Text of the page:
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When American Steve Reinhart (Nick Adams) arrives at the Witley's mansion
somewhere in rural England, he is given a rather cold reception by Nahum Witley
(Boris Karloff), the family's patriarch, who doesn't like visitors in general,
but is welcomed with open arms by Susan (Suzan Farmer), his girlfirend from
their days at the university, who even introduces Steve to her mother Letitia
(Freda Jackson). Letitia however appears to be bedridden, terminally ill &
furthermore horribly disfigured, & she pleads Steve to take her daughter away
with him ... a plea that is declined by both Nahum & Susan herself, who
refuses to leave her mother behind with her overpowering father.
Soon though Steve has to find out not everything is alright in the mansion,
actually something mysterious, sinister is definitely going on, as weird noises
are heard during dinner but Nahum is pretending not to notice them, Nahum is
pretty secretive about several rooms of the mansion - & then the butler
Mervyn (Terence de Marney) dies at the dinner table. But what arouses Steve's
suspicions even more is that Nahum refuses to call a doctor (or in fact any
kind of authority) to Mervyn's corpse, instead buries him in the garden himself
- despite his age & the fact that he has only limited mobility with his
wheelchair. And then there's some glowing light coming out of the greenhouse
The next day, on his way to visit the local doctor (Patrick Magee), Steve is
attacked by a horribla disfigured woman, & from the doctor himself he only
learns facts that seem to confirm his worst suspicions ... that there's
something otherworldly going on within Witley mansion's confines ...
That night Steve & Susan set out to investigate the secret of the
greenhouse, & find it full of supersized plants & horribly mutated
beasts. They find out that these mutations & the super-growth are caused by
some kind of stone, & figure the main fraction of this stone must still be
in the mansion's cellar (don'T ask why, at this point the movie has lost me),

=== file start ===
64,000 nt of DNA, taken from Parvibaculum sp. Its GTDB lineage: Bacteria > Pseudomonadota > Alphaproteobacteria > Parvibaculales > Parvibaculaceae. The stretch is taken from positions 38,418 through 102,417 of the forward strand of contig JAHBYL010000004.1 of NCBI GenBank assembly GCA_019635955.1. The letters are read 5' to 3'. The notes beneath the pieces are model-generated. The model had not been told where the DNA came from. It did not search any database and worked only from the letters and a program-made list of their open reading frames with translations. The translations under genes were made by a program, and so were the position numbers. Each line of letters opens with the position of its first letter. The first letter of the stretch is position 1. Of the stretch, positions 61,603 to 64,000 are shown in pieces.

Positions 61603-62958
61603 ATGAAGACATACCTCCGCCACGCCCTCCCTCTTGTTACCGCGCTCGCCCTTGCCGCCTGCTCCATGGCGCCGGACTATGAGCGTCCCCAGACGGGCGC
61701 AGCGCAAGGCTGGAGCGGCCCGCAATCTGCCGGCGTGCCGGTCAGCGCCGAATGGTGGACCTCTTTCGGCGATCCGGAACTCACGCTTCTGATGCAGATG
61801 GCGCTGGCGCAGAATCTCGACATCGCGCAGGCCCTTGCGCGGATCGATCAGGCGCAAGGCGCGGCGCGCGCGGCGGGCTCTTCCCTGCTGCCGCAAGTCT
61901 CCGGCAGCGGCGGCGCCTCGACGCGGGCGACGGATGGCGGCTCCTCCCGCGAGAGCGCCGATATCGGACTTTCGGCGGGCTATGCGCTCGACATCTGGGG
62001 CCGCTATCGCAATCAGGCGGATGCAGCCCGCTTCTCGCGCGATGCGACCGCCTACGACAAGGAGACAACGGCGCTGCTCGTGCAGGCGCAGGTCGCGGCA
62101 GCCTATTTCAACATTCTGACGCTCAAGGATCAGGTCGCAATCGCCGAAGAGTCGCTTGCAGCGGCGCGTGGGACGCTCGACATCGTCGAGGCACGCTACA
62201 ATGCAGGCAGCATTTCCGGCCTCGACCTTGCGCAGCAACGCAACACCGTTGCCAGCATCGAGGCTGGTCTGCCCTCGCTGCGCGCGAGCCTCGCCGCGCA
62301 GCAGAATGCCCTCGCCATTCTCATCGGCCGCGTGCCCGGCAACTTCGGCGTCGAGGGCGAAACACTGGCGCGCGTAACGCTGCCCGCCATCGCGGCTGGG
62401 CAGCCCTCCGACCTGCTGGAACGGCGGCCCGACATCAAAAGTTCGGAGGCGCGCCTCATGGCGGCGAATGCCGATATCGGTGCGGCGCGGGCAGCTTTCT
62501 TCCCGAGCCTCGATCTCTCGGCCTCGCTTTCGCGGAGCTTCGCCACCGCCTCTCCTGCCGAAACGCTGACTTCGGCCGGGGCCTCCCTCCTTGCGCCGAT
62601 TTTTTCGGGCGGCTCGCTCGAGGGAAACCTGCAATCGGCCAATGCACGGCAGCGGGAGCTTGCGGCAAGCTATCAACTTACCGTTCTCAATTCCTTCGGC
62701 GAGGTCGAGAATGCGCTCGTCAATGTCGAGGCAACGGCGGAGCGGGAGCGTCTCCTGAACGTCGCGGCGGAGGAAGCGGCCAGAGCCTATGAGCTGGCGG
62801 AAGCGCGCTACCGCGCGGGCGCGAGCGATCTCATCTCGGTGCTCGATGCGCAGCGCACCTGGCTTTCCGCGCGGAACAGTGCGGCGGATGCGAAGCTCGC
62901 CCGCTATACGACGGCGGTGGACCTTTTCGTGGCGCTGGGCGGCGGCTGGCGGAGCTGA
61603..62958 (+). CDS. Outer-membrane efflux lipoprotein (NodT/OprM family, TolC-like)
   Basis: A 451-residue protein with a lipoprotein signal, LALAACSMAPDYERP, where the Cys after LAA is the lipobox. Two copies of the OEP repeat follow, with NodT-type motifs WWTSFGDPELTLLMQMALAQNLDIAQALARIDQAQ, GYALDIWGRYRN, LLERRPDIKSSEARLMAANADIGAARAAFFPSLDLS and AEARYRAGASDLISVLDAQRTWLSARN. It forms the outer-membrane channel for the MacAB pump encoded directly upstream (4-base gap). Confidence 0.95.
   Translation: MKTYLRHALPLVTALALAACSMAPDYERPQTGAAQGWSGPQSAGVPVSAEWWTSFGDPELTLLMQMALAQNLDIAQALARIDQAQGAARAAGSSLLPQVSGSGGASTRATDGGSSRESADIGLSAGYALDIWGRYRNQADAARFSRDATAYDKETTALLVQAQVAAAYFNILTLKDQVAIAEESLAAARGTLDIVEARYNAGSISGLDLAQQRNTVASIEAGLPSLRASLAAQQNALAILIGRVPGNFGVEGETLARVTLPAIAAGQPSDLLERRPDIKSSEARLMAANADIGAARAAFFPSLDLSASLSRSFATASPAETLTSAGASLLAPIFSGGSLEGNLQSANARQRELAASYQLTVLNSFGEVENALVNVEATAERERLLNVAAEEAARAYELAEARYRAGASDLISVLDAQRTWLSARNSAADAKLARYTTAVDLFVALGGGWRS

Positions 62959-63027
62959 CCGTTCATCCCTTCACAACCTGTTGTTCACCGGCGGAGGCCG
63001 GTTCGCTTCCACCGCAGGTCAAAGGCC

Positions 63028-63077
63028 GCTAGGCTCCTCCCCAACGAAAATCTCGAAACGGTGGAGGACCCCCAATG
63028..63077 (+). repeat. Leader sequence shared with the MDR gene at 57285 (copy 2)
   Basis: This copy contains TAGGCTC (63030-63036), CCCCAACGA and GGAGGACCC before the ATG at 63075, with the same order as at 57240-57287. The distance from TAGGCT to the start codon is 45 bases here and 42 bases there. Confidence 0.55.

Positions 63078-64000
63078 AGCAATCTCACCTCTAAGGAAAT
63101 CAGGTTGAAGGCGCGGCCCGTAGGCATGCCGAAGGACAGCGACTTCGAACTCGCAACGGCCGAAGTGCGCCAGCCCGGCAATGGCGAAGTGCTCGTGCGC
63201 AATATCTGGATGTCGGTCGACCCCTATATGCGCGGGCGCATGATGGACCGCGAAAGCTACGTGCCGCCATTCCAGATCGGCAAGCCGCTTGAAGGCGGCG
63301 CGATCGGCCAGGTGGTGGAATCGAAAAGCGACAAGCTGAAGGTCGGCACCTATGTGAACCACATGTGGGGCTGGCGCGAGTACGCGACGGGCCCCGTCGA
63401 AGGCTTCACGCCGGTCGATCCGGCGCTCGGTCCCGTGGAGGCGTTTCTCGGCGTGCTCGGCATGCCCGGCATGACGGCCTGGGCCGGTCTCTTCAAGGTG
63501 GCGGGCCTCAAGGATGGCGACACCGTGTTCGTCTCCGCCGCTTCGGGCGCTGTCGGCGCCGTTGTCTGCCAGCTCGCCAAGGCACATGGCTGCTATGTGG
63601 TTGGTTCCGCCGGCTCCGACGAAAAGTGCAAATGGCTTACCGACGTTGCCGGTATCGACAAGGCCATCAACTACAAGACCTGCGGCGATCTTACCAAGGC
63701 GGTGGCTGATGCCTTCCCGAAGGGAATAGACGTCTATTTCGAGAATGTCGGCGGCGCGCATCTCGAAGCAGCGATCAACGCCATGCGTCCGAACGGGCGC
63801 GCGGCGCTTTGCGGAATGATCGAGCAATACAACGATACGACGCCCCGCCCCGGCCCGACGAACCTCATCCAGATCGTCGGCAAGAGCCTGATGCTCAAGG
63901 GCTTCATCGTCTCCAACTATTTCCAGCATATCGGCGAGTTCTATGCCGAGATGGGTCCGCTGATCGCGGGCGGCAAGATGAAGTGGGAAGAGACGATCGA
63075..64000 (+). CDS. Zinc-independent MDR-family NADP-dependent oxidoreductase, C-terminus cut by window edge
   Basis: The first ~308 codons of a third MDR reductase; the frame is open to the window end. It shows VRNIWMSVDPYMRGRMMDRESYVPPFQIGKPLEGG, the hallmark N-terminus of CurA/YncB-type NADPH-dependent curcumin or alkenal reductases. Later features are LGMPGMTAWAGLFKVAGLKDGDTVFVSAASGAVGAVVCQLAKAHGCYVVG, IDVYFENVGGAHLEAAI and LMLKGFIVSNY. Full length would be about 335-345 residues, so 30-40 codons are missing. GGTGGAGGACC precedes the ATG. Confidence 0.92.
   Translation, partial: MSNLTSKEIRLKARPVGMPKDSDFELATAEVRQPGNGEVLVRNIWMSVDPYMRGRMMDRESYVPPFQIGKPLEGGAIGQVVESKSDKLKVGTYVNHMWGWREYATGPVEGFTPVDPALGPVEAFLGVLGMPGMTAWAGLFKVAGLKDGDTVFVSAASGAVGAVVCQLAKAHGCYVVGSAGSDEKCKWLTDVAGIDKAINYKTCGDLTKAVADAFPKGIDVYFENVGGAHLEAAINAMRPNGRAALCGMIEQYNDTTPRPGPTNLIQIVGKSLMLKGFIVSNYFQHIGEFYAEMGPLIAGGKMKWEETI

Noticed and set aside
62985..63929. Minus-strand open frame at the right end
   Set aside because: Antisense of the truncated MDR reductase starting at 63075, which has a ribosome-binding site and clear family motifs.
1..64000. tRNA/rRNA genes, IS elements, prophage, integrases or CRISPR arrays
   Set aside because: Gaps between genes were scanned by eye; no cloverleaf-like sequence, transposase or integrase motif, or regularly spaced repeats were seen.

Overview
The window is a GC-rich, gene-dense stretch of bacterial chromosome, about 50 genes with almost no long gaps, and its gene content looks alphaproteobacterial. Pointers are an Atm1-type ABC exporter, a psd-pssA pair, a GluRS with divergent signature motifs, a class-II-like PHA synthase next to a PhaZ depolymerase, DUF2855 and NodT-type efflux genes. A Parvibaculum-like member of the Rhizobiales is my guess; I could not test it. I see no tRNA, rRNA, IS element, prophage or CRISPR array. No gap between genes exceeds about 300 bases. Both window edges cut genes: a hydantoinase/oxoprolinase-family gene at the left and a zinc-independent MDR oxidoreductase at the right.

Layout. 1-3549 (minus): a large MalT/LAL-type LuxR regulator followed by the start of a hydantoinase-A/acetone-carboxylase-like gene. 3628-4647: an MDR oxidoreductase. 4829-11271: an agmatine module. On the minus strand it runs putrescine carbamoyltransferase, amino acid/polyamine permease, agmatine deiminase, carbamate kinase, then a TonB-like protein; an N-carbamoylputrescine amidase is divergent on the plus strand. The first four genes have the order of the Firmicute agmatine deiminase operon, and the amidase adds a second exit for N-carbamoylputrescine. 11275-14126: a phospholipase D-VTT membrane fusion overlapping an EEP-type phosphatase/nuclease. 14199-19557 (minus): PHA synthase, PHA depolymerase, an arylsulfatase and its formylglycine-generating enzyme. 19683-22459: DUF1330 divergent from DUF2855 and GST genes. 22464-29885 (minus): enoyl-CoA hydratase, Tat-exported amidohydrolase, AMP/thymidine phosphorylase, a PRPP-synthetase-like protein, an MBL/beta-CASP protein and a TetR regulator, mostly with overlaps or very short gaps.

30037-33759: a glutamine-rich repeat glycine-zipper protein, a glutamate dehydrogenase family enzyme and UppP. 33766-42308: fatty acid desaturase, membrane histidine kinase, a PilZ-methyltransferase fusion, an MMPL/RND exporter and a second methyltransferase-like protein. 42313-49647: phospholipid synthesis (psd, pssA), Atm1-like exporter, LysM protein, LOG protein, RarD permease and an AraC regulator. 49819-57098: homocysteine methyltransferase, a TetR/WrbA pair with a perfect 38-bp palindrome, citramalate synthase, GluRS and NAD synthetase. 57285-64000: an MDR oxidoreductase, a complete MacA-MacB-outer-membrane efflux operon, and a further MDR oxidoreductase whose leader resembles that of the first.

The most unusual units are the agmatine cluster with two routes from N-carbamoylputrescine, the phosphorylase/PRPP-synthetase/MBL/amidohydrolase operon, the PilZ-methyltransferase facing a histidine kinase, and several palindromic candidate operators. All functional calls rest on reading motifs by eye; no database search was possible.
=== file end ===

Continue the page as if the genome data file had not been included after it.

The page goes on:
but while they still try to plan their next steps, Susan is attacked by the
plants - he-man Steve saves her however.
Far from being intimidated from these attacking plants, Steve & Susan
return to the mansion, & Steve goes looking for the stone (that turns out
to be a meteorite) while Susan does the womanly thing & goes packing.
When Steve wants to destroy the meteorite though he is stopped by Nahum, who
still believes that all mankind will some day benefit from the meteorite's
powers, it is only when Letuitia, herself under the spell of the stone, attacks
Nahum, Steve & Susan, that Nahum sees reason & agrees to destroy the
meteorite himself. However when doing so, he is attacked by Helga, the first
person affected by the meteorite, & now its sole defendeer, as it seems,
& pushed into the stone ... at which point he becomes a metallic meteor-man
& goes after Steve & Susan, however a push down some balcony makes
him go up in flames ... & the mansion with him.
After Roger Corman had made the last 2 pictures of AIP's
Poe-cycle (The Masque of
the Red Death, The Tomb of Ligeia) in England, his art-director
Daniel Haller stayed behind to direct Die, Monster, Die !, based on a story by
H.P.Lovecraft, a film that resembles in mood & looks very much these Poe-adaptations,
however it cannot compete with them on a quality level.
On the surface, this movie is stylishly & atmospherically directed,
however this cannot disguise the silly story (a silly story in itself not
necessarily a bad thing) & dull storytelling. What's more, while the always
dependable Boris Karloff turns in another fine performance, Nick Adams &
Suzan Farmer make an unimpressive leading couple, not at all helped by the
terrible characterizations written for them: Actually their characters fall
into gender-specific clichés lonly rarely found this side of the 50's - Nick
Adams is the he-man who keeps a cool head in every situation & orders Suzan
Farmer around with phrases like "You stay behind !", "Go
to your room !" or "Pack your things, we are leaving", while
Suzan Farmer has nothing better to do than staying behind, packing her things,
telling Nick Adams to "Be careful !", & reacting to almost
everything with "Oh that's terrible !". That their characters seem
pretty much unfazed by whatever happens to them (e.g. in one scene Suzan Farmer
is attacked by supersized plants, pretty much enough to drive a normal human
being over the brink, in the next scene she very calmly packs her belongings)
doesn't help one bit either.